From Fast Company: Oakland activist Van Jones is on a mission to bring green-collar jobs to the urban poor. His mightiest weapon: his mouth.
This story has many inspiring elements: community building, youth empowerment, market-driven solutions, and solutions to poverty, employment and global warming. Most of us don’t worry about the next meal or paying rent or getting a job that can pay for these things. Which is why we have the luxury of worrying about climate change and our carbon footprint. Mobilizing the urban and rural poor to care about these issues through employment opportunities in this new green economy can have the type of transformational, tipping point effect we’re all looking for. All it takes is some political will and the right leadership. Al Gore, John McCain, Hillary Clinton, and Barack Obama: if you’ve not already met Van Jones, we suggest you give him a call.
As he looked into this emerging economy, Jones realized how quickly its demands would outstrip the supply of skilled labor. In 2007, investment in clean-technology companies in North America reached $4 billion, up 38% from 2006. Twenty-five states now have renewable-energy standards for utilities, requiring them to obtain a minimum percentage of their power from renewable sources. In California, there already aren’t enough solar installers to keep up with demand. Wind-energy producers are having a hard time finding trained turbine technicians, says Bruce Hamilton, director of operations at PPM Energy, a subsidiary of ScottishPower with more than a dozen wind farms in operation or under construction around the country: “There’s going to be a fight for labor.”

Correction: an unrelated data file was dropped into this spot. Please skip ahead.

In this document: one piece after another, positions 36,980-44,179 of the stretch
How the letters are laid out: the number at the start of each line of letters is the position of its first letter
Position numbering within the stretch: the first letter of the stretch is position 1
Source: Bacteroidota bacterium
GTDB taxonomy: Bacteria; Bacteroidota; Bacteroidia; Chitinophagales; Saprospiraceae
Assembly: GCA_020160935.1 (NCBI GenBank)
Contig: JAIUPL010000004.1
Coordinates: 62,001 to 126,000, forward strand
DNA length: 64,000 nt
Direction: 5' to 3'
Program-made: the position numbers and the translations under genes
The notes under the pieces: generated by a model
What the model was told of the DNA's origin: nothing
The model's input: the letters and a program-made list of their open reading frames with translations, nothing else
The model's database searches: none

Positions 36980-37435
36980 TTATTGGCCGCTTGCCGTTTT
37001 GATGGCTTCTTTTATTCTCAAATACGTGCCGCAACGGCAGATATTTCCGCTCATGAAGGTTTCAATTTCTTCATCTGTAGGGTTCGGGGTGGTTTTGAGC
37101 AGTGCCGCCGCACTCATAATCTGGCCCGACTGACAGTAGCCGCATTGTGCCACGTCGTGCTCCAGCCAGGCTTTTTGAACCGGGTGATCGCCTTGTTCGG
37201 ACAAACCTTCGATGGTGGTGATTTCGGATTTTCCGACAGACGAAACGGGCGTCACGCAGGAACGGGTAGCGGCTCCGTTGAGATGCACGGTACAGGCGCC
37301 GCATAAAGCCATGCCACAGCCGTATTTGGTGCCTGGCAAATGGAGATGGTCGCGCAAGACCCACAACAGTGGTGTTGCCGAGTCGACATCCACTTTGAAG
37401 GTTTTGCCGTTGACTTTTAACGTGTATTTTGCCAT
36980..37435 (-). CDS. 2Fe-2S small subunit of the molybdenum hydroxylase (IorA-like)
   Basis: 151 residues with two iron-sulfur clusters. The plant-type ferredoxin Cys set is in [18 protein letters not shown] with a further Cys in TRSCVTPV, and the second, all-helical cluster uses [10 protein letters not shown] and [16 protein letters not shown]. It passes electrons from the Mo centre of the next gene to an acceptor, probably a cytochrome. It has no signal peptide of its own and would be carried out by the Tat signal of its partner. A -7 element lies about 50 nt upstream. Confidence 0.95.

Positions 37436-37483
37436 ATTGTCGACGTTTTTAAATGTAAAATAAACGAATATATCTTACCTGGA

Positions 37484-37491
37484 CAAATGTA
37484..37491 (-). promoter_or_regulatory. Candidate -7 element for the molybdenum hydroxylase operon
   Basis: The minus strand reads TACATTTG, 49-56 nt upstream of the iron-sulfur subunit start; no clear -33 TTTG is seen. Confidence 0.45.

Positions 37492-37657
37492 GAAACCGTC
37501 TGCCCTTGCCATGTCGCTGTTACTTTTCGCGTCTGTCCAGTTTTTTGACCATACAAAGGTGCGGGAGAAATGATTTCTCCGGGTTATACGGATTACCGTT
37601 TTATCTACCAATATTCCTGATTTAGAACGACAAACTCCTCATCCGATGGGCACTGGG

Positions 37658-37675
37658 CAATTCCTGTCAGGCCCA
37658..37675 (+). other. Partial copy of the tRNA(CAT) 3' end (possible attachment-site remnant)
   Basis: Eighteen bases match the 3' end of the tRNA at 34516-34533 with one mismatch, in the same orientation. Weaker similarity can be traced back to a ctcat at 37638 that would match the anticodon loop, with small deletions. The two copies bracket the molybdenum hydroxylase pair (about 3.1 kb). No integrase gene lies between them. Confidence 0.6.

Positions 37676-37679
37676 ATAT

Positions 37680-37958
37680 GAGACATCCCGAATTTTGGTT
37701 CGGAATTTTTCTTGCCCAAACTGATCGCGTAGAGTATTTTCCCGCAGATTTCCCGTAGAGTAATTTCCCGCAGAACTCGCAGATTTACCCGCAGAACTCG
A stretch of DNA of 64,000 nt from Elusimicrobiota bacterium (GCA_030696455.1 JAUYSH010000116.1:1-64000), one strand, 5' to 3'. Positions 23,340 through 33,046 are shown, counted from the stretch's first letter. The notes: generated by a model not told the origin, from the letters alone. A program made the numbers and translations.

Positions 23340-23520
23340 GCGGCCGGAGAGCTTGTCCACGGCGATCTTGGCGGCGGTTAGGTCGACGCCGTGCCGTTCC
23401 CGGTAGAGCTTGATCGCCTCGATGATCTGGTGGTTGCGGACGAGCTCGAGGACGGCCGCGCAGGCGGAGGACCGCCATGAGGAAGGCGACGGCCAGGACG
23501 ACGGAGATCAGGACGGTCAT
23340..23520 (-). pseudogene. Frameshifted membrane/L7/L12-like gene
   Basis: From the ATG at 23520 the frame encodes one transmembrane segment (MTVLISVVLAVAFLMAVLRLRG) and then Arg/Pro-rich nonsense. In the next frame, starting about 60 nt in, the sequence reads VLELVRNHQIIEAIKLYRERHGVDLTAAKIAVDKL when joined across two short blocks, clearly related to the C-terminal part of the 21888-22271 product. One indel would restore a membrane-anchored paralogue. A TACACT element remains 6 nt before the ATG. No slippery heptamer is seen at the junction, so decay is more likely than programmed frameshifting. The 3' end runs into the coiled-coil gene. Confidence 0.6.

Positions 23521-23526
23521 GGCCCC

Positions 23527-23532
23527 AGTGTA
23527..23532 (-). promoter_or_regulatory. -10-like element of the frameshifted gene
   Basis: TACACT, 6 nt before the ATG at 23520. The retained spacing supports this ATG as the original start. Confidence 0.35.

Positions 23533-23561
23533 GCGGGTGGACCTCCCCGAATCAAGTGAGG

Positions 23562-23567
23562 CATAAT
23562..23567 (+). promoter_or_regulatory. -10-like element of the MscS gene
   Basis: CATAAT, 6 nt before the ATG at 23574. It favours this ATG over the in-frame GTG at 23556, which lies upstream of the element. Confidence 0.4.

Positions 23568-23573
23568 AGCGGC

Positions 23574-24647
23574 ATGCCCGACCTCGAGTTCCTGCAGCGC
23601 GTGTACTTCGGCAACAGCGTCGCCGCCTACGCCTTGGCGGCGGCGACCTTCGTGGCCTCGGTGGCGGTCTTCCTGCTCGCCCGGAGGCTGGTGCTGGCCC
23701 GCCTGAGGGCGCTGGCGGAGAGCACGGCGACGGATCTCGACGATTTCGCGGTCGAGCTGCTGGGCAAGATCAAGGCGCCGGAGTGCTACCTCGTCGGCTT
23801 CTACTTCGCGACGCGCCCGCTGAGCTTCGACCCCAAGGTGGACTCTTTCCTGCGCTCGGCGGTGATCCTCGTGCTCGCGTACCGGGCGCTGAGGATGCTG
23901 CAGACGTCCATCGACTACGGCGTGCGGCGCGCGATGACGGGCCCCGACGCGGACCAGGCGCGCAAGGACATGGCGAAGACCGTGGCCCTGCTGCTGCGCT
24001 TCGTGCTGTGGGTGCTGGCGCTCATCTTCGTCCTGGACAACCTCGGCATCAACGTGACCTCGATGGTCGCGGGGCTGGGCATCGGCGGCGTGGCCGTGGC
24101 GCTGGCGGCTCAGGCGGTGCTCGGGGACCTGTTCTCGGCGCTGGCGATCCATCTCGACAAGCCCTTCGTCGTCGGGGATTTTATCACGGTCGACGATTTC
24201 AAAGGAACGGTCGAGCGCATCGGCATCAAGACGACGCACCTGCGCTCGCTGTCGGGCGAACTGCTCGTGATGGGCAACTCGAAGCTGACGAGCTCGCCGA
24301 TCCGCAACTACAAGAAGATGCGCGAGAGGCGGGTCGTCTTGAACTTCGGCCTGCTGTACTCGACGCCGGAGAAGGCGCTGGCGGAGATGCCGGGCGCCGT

The fossil-fuel industry has taken advantage of the green lobby’s weaknesses, Jones says, derailing clean-energy incentives by spinning them as essentially “green taxes” on the poor. He points to the 2006 defeat of California’s Proposition 87 as an example. “It was a wonderful clean-energy ballot initiative to tax oil companies to fund clean energy,” he explains. “Yet despite Hollywood and Silicon Valley spending $40 million to pass it, despite Bill Clinton and Al Gore campaigning all over the state, the thing failed. The polluters were able to destroy working-class support because the law wasn’t positioned as something that would benefit lower-income people. They said the cost would be passed on — you wouldn’t be able to afford gas or heat your house.” The only way out of that bind, he says, is to make green policy not a burden to working families but a boon. And the way to do that is with jobs.
We worked on Proposition 87, the most costly ballot initiative ever, so we saw first-hand how oil interests like Chevron manipulated voters and spent upwards of $100 million to defeat it…to defeat a tax on the extraction of oil that every other oil-producing state has in place, including Texas. As Jones points out, though, the defeat was inevitable without working-class support. The approach was seriously flawed because we thought that money, celebrity, and upper-middle-class support was all it needed to pass.
This should serve as a lesson for the challenges we face with global warming. It’s not going to be solved by wealthy concert-goers or the Academy Awards viewing audience alone. Climate change needs to be addressed in the context of much broader social and economic solutions. Take the We Can Solve It campaign as an example. It draws a comparison to civil rights and overcoming segregation. While it’s true that white, middle-class involvement drew key media attention to the cause, the success of the movement was driven by poor blacks under the leadership of Martin Luther King Jr. And it wasn’t just about racism and segregation for MLK but also economic oppression. Economics was a huge factor in mobilizing support for the civil rights movement. The powerful combination of these classes working together ultimately lead to gaining the political support, despite plenty of opposition, to pass the Civil Rights Act.
This is precisely the type of integrated, multi-class, multi-dimensional support we need to address and reverse climate change. Someone please give Van Jones a call.